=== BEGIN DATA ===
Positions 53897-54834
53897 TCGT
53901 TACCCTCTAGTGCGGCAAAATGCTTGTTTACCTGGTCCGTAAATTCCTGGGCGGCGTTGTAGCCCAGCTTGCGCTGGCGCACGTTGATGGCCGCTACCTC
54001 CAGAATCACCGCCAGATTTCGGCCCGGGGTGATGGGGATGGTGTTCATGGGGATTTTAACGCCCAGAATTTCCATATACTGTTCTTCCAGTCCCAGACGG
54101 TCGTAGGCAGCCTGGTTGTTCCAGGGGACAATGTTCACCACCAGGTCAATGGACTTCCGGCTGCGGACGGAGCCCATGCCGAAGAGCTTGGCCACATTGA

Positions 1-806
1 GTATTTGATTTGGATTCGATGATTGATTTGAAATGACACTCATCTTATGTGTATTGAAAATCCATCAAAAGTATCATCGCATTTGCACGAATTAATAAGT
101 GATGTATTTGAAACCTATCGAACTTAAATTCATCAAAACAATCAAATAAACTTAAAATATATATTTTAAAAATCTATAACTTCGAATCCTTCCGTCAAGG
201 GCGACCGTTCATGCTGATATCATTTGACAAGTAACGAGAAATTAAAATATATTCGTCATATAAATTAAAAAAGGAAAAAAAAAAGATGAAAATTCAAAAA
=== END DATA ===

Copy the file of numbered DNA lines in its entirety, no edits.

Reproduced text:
Positions 53897-54834
53897 TCGT
53901 TACCCTCTAGTGCGGCAAAATGCTTGTTTACCTGGTCCGTAAATTCCTGGGCGGCGTTGTAGCCCAGCTTGCGCTGGCGCACGTTGATGGCCGCTACCTC
54001 CAGAATCACCGCCAGATTTCGGCCCGGGGTGATGGGGATGGTGTTCATGGGGATTTTAACGCCCAGAATTTCCATATACTGTTCTTCCAGTCCCAGACGG
54101 TCGTAGGCAGCCTGGTTGTTCCAGGGGACAATGTTCACCACCAGGTCAATGGACTTCCGGCTGCGGACGGAGCCCATGCCGAAGAGCTTGGCCACATTGA

Positions 1-806
1 GTATTTGATTTGGATTCGATGATTGATTTGAAATGACACTCATCTTATGTGTATTGAAAATCCATCAAAAGTATCATCGCATTTGCACGAATTAATAAGT
101 GATGTATTTGAAACCTATCGAACTTAAATTCATCAAAACAATCAAATAAACTTAAAATATATATTTTAAAAATCTATAACTTCGAATCCTTCCGTCAAGG
201 GCGACCGTTCATGCTGATATCATTTGACAAGTAACGAGAAATTAAAATATATTCGTCATATAAATTAAAAAAGGAAAAAAAAAAGATGAAAATTCAAAAA